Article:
In early 2012 my wife noticed a lump just under my right nipple. It was very small and I remember telling her it’s probably nothing. Although I dismissed it at the time, I would check for the lump now and then to see if it was still there. The lump was so small that at times I couldn’t find it. After several different attempts of not being able to find the lump, I assumed it was gone and forgot about it.
On July 15, 2012 while putting on a shirt I felt the lump again. By then it had grown to about the size of a pea. I went to the doctor the next day and was surprised when he said, “It’s probably nothing, but let’s make sure it’s not breast cancer.” I replied, “It’s not WHAT? I didn’t think men could get breast cancer.” My doctor told me it’s rare, but men can and do get breast cancer.
After an ultrasound and a mammogram at a women’s center, I had a biopsy because the other tests were inconclusive. After the biopsy the doctor said the lump was probably nothing because she was able to get a better look at it and ‘it just didn’t appear to be anything.’ Two days later I received the phone call. “Mr. Merka, I’m sorry to inform you but it is cancer.” As soon as I heard, “I’m sorry,” I knew the rest of the conversation wasn’t going to be good.
During the next two weeks I saw a surgeon, underwent a PET scan (which was negative) and went for genetic testing to see if I had a BRCA1 or BRCA2 gene mutation. I was told my chances of having the gene mutations were very small. I guess they weren’t small enough because I tested BRCA 2 positive. Because children of a parent with a BRCA gene mutation have a 50% chance of inheriting the gene, my children were also tested. One of my daughters has inherited the BRCA 2 gene from me and is being monitored closely for any signs of cancer.
On August 6, 2012, at 51-years-old, I had a complete double mastectomy and four lymph nodes removed. The surgery revealed my cancer was stage 2A and had begun to spread. Although the cancer was caught early, I had to have four rounds of chemotherapy treatments, and will be on Exemestane until the end of 2017.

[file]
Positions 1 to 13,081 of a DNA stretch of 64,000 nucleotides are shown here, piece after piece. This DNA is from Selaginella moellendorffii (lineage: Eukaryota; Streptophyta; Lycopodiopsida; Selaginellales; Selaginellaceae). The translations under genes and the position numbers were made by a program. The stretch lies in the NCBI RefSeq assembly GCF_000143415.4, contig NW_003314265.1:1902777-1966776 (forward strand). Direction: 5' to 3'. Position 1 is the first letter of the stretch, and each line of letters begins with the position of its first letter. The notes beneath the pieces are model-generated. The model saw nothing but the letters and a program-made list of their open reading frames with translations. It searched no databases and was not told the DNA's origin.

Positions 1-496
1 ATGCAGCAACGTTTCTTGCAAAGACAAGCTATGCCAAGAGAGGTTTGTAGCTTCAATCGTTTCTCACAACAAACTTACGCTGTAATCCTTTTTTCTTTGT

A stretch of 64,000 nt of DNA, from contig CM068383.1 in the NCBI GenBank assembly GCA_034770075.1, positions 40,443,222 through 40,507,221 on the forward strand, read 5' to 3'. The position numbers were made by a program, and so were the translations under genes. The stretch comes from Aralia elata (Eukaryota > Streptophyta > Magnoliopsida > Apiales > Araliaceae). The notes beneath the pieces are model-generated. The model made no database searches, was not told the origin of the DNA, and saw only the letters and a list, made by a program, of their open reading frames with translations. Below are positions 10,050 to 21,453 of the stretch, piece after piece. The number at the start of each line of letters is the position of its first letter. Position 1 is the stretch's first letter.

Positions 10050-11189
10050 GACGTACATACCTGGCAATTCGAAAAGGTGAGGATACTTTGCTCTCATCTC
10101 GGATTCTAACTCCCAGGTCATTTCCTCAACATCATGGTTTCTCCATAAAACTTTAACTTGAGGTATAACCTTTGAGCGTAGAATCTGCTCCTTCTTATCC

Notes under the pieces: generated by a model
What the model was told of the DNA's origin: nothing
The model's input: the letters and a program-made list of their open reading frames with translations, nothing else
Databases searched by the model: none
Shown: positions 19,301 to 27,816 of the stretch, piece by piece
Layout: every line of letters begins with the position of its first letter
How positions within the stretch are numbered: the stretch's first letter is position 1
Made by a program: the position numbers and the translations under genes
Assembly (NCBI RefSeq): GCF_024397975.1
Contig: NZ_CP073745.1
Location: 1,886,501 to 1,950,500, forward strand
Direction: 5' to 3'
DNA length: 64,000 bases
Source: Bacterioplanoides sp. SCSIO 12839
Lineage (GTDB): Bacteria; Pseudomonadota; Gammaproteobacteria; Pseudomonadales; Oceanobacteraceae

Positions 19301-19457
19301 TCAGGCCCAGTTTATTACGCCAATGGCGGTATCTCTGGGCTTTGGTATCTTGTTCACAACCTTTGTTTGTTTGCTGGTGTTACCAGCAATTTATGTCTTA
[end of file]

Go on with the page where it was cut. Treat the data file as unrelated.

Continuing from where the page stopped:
My wife and I tried researching male breast cancer, but found there was very little information on the disease. We read MBC is rare then everything else was about breast cancer in women. I watched several shows where doctors talked about MBC being rare then they went on to discuss breast cancer in women. While talking with people about my experience, we discovered there were a large number of men and women who didn’t know men can get breast cancer. Because of this lack of knowledge, we felt that something needed to be done to raise awareness about MALE BREAST CANCER.
On May 9th, 2013 with the help of my wife Lisa, Cheri Ambrose from the Blue Wave (since then Cheri and Bret Miller founded The Male Breast Cancer Coalition), Senator Brian Crain and House Representative Jon Echols together we made HISTORY! The Oklahoma Legislature signed the first resolution (SCR 28) declaring October 20-26, 2013 MALE BREAST CANCER AWARENESS WEEK. We had the 3rd week in October 2014 and 2015 too, but we had to go back and ask each year. Please help us make the third week of October MALE BREAST CANCER AWARENESS WEEK permanent across the country!
Had it not been for my wife and my children, this experience would have been unbearable! I cannot even begin to explain how much LOVE and support I received from them. I cannot thank them enough for everything they did, for staying by my side and for being there when things got bad. I will never forget what they did for me and I love them more than words can express!